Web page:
Oteliers know that both travelers and locals alike are tired of stuffy dining rooms and interminable multi-course meals. They’re bringing in a wider swath of customers through experimentation and partnerships with skilled restauranteurs.
Hotel restaurants are notorious for being overpriced and underwhelming, often disappointing travelers looking for either a social atmosphere or touch of comfort while on the road.
To better appeal to the needs of today’s travelers and diners, some upscale hotel brands have changed their approach when planning the dining component of their properties.
They’re looking to match the right restaurant concept with the right guest, instead of following a traditional template of saddling a hotel with whatever restaurant a corporate revenue manager thinks will drive the most spending.
“Rather than creating a unique concept for the restaurant specifically, hotel restaurants often end up as a last-minute addition to the larger enterprise,” said Alex Taylor, senior vice president of restaurants and bars at Kimpton Hotels and Restaurants. “For hotel restaurants to be fresh and well received, they need to be concepted and treated as a unique business entity separate but compatible with the hotel.”
Hoteliers aren’t equipped to design a restaurant with the nuance and attention to detail that dedicated restauranteurs are. And with today’s connected consumer, who can find out a restaurant’s limitations online in a matter of seconds, a mediocre dining or drinking experience at a hotel can be easily avoided.
“We made this strategic shift, about five to 10 years ago ,where we only work with specialty restaurant designers, rather than having the hotel designer do the restaurant,” said Guy Rigby, Four Seasons’ vice president of food and beverage in the Americas. “The restaurant now has a different character than the hotel. In the old days the restaurant was an extension of the lobby.”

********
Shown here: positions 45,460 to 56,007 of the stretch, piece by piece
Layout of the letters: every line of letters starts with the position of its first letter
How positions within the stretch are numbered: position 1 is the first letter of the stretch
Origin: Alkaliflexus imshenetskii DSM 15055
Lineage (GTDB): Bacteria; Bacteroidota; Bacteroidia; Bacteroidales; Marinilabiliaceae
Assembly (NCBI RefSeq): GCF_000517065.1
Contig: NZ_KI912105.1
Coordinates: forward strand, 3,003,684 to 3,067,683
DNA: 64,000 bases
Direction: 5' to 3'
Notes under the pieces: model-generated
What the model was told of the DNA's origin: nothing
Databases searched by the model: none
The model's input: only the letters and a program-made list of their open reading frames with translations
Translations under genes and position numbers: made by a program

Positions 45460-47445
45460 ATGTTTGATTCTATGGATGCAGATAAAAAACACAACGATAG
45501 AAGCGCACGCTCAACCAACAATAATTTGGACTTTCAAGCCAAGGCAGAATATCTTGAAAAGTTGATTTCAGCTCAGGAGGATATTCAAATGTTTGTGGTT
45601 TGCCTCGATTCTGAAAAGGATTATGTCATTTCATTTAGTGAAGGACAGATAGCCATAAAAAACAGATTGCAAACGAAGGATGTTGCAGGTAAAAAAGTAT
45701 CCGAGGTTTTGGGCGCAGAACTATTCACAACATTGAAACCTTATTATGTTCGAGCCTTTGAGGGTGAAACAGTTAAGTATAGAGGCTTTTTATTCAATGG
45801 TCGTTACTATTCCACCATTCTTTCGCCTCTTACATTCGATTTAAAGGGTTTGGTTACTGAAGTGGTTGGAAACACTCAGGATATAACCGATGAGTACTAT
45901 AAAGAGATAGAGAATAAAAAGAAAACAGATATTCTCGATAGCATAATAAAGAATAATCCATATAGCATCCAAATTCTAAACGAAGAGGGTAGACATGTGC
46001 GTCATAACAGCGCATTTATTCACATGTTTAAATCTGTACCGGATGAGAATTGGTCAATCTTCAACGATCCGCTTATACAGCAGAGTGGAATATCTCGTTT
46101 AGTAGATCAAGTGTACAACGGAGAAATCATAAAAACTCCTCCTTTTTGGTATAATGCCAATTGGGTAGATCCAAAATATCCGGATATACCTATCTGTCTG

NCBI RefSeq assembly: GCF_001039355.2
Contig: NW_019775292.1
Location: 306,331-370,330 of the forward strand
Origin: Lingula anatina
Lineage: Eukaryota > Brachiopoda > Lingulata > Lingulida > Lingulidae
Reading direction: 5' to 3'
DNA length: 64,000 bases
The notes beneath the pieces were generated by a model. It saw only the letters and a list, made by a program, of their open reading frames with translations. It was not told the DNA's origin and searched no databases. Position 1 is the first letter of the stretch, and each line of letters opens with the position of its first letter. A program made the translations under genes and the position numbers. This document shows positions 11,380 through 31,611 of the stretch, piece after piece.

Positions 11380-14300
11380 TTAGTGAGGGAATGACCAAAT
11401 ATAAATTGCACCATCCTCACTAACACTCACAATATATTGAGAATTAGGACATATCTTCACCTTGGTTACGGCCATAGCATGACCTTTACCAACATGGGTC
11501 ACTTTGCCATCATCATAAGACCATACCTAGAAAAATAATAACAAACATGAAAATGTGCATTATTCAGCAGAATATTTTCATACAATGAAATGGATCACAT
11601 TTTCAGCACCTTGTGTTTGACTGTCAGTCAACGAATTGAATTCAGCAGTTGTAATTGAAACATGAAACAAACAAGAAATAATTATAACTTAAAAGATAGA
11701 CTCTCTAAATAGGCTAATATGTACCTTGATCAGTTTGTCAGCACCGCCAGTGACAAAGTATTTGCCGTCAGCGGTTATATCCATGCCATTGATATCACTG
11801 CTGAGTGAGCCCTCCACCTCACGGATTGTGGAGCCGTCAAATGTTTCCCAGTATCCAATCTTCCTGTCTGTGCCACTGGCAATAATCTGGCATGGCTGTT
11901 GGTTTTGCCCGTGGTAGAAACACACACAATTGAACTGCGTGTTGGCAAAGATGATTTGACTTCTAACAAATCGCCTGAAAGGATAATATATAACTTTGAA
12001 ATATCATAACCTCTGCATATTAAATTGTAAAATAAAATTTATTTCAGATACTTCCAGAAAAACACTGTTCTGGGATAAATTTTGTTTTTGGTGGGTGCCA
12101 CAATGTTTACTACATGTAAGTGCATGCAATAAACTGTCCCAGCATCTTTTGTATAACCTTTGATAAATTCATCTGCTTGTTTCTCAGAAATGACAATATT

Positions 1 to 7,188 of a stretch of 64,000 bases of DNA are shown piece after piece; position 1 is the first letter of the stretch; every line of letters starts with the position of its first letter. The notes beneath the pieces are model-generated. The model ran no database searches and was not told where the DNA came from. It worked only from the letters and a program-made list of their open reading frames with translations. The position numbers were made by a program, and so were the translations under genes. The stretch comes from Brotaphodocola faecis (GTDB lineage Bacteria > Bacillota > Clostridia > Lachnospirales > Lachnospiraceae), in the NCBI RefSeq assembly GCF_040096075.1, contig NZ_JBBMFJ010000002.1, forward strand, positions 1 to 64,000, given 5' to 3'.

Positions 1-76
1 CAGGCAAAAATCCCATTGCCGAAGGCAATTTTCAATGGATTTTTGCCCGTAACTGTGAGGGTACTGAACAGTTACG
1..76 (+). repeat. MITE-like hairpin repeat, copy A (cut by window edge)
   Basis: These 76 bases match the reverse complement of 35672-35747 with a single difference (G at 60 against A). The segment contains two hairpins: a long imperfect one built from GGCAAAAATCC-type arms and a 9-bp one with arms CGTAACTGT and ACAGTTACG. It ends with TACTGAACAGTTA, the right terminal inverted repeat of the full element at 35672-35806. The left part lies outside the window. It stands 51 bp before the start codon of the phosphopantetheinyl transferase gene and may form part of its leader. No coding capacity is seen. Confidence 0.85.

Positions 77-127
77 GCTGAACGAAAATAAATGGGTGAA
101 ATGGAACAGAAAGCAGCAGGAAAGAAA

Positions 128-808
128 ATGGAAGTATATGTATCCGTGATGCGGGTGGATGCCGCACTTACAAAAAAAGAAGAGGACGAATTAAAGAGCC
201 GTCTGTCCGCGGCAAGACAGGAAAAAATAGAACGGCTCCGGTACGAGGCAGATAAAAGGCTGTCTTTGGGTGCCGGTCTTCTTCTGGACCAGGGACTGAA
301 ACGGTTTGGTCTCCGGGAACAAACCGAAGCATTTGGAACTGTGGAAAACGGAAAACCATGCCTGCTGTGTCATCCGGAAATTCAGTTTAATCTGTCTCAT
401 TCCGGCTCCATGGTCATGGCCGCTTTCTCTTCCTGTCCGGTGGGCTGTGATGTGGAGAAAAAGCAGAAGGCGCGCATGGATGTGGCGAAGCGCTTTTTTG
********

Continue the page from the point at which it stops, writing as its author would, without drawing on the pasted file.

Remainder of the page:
Rigby said Four Seasons recently shifted a breakfast space at the company’s Scottsdale, Arizona resort into a bar/restaurant called Proof, despite another successful bar already on-property. The reasoning?
“Wealthy people want to have an approachable experience, as well as more formal choices,” said Rigby. “How many times [during a vacation] do you want to think about going out and spending $120 a head on food and wine?”
Lower prices also make the public and social areas of the hotel, like the lobby, more of a versatile meeting space and destination for locals. As food tourism takes off, brands that experiment in the space will be better-equipped to excel as time goes on.
Millennials and Generation X
“It’s relevant to the way people eat and drink these days. We’re appealing now to millennials and Generation X, but the baby boomers also want to hang out with younger people.”
At the Four Season Resort Hualalai in Hawaii, a revamp of a restaurant from a pricy fine dining outlet to an approachable California Italian concept named Beach Tree Bar & Lounge has seen guests dine three or four times during their stay, instead of just once. The restaurant space is performing better than before, with lower prices and more diners per night.
Upscale brands are leading the charge because they can take more risks on a property-by-property basis, instead of hewing to a plan created by corporate leadership.
“One of the biggest challenges as a management company is that we need to convince owners to invest in talented restaurant and bar professionals, so they can give those professionals the power and room to operate and create, and ultimately practice their craft,” said Taylor. “You can’t be a top hotel with a mediocre restaurant – the modern guest is very savvy and will hold it against you.”
Fine dining will always have a place at upscale properties, but hotel guests expect variety- especially if they’re spending multiple nights at a hotel.
“No one likes fine dining more than we do; “Hotel lobbies and bars are coming back in vogue like when they were back in the day.”
Fairmont, for instance, shifted the 1888 Chop House at the Fairmont Banff Springs Hotel from a classic fine dining steakhouse a few years ago to a more casual experience, and instantly saw more demand from guests and locals.
“You got perfect service [in the classic sense], but the restaurant was becoming empty, closing two or three days a week during the off-season,” said Malhot. “Now we’ve got something open seven days a week, with no white tablecloths and there are fun people there. It’s more about hospitaity than service, having a good time rather than a perfect time.”